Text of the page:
Work in Japan Advice Board
Some things look a lot harder than they are to do. A Japanese proverb has it that it is easier to do something than to worry about it (anzuru yori umuga yasushi). The attempt is sometimes easier than expected.
We make it seem harder to do than it actually is by building a wall of excuses. Brick by brick we lay down the reasons why this is not the best time, we are not ready, it might be embarrassing to fail, someone else would be better qualified, until the wall seems to be reason itself not to try.
A friend told me a story about a man in Australia who sells sheets and towels. No ordinary man, he is one of the country’s top salesmen, and is known as an expert on cold calling. Like anyone, he finds himself starting to create excuses; but unlike most people, he just goes ahead and does it anyway. What kind of person can approach a butcher shop in the middle of their working day without an appointment, walk right in, sell them some sheets and towels, and then walk right out? How often have you faced a similarly unlikely scenario, but decided to walk on by instead of walking on in?
Of course, this man doesn’t succeed on every try. But what he does when he doesn’t get a sale is equally interesting. He sits on a park bench and reflects on what happens. Apparently he uses a particular type of Buddhist meditation to calm and clear his mind, and then recovers fully connected to himself and his purpose.
The thing about courage is that it comes from taking action. The Scots celebrate it through their national flower, the Thistle, celebrated in poetry as the symbol of the Brave Heart. In the famous poem by Charles Fraser The Scottish Thistle (http://budurl.com/leuf), “Feel free my friends to give a wee whistle...Give a grand toast to the Scottish Thistle.”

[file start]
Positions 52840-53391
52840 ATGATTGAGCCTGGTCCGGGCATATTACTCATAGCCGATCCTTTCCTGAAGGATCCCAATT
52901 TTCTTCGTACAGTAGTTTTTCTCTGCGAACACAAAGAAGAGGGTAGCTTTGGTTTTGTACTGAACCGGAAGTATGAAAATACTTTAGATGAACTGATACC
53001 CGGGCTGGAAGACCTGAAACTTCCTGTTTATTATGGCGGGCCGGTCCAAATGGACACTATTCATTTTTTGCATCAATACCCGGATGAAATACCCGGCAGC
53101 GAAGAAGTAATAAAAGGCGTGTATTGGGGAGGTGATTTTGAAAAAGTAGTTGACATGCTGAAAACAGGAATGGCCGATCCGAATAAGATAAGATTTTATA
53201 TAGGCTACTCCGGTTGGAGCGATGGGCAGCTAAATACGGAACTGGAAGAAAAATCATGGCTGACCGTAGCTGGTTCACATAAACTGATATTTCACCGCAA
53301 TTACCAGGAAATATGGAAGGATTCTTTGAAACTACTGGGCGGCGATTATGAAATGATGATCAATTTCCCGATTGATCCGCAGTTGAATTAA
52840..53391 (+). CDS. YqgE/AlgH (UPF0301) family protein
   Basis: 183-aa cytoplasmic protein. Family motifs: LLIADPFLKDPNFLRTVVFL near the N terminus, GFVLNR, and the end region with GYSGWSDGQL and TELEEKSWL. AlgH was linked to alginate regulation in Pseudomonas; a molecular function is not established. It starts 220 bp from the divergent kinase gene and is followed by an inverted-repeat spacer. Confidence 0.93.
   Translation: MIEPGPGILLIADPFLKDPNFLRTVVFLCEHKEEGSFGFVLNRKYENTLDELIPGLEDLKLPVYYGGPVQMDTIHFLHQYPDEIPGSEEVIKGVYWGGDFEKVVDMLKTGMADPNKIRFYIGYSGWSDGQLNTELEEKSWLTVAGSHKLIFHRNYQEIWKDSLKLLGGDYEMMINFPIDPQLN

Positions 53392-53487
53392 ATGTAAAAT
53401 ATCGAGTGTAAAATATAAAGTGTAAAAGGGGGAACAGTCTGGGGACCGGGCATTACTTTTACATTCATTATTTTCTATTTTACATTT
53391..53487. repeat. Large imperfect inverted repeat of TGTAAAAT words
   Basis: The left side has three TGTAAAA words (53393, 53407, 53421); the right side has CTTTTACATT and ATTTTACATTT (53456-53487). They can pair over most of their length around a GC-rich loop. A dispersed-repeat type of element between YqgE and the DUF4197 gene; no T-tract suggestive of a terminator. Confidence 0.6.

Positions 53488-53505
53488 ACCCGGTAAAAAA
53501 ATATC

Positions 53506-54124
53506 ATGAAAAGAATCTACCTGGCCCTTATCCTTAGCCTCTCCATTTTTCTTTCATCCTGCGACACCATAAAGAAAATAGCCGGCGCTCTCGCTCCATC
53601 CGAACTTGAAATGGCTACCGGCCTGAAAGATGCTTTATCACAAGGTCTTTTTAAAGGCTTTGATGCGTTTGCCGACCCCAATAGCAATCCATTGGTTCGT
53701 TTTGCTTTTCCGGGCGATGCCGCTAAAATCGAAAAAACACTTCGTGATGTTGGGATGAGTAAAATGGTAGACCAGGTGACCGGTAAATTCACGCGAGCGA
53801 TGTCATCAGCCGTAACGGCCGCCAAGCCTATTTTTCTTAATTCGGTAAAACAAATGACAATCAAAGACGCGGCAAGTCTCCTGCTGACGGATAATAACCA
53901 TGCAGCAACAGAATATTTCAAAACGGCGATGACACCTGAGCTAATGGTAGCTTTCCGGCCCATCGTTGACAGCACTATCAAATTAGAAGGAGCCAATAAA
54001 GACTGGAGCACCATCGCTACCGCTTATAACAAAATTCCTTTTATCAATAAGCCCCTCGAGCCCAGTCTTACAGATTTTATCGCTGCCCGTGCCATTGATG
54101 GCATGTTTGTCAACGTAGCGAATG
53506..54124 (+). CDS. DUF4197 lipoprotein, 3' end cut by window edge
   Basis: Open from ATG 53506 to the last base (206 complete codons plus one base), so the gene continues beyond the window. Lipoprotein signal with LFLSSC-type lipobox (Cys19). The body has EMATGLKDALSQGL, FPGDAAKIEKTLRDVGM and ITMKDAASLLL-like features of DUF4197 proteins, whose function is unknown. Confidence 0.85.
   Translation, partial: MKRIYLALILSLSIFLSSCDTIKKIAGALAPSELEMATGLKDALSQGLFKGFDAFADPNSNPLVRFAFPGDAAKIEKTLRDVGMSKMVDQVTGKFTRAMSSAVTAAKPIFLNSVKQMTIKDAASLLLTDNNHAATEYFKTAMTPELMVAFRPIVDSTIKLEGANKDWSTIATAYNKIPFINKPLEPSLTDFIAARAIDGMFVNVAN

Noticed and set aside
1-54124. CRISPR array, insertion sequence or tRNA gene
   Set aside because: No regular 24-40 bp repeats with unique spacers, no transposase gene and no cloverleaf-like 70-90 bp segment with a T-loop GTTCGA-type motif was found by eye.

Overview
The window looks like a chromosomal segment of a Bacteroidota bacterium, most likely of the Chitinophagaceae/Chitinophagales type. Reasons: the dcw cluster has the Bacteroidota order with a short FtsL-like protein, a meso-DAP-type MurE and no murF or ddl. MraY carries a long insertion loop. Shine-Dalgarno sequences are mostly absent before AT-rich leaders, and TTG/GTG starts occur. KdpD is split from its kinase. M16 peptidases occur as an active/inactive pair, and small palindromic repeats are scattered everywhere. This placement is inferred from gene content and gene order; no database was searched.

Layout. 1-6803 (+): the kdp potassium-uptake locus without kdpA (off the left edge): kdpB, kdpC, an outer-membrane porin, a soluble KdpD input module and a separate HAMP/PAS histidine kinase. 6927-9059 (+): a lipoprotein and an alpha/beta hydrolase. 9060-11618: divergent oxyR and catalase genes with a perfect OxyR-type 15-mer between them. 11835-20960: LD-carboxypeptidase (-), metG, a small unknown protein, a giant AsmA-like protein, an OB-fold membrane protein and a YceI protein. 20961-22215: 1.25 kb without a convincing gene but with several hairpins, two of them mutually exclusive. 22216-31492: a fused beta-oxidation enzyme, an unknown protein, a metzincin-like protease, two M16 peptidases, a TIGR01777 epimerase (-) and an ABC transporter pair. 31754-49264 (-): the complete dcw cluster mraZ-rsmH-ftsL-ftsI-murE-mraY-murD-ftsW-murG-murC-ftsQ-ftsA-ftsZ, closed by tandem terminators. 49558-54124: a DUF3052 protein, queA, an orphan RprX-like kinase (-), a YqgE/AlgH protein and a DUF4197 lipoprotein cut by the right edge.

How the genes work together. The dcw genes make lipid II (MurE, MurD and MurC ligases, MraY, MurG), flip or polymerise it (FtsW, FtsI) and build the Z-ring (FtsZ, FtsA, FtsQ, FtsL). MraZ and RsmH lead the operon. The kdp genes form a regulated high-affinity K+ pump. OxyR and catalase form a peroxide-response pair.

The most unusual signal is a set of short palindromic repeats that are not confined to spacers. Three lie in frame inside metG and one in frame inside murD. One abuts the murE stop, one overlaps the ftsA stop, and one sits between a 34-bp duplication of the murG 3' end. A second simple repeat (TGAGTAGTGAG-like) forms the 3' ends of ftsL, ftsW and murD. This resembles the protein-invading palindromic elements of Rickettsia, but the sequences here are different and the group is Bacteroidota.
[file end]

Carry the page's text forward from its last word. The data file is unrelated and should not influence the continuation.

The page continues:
We speak of an act of courage, not talk about courage. Admiral William “Bull” Halsey is famous for saying, “Touch a thistle timidly, and it pricks you; grasp it boldly, and its spines crumble.” Many famous quotations about courage refer to valor or heroism, heavily mixed with military metaphors (http://budurl.com/d4pp).
However, it might be far easier and more useful to remember that the real field of courage is daily life.
"Everyday courage has few witnesses. But yours is no less noble because no drum beats for you and no crowds shout your name." ~ Robert Louis Stevenson (1850 - 1894), Scottish Novelist, Poet, and Essayist
The things that hold us back are sometimes external. The resistance of other people, the tyranny of convention, the unwillingness to try something new. But ultimately it is we who agree to such reasons, and succumb until our sense of courage grows numb.
When we try to go around the wall of excuses, we find that it follows us like our own shadow. The only way around it is through it, just do it. Start with how you display more courage at work, and in your career. Look at your relationships, and see if they are guided more by courage or cowardice. How do you want people to remember you, in terms of how you live your life?
Small acts of courage can be as simple as expressing your opinion, or doing something in a way that is different and unexpected. Will it raise eyebrows? Most certainly! Will it generate opposition? Sometimes. But even that can be a test of the courage of your convictions. Courage is facing difficulty, danger, or pain without fear.
Clearly we are not talking about driving fast, acting rashly, or putting yourself and others in harm’s way. The word Courage originally comes from French, courage, related to the word coeur, or heart. Find your strength within, and learn the greatest lesson of courage, that it is easier done than said!
William Reed WEBSITE: http://www.williamreed.jp WEB TV: http://williamreed.tv NANBA: http://www.nanbanote.com iPAD CREATORS CLUB: http://ipadcreatorsclub.com BLOG: http://www.EntrepreneursCreativeEdge.com
William Reed is a renowned author-speaker who coaches physical finesse and flexible focus for a creative career path. A certified Master Trainer in Guerrilla Marketing and 7th-dan in Aikido, he combines practical wisdom of East and West to help you learn personal branding at the Entrepreneurs Creative Edge.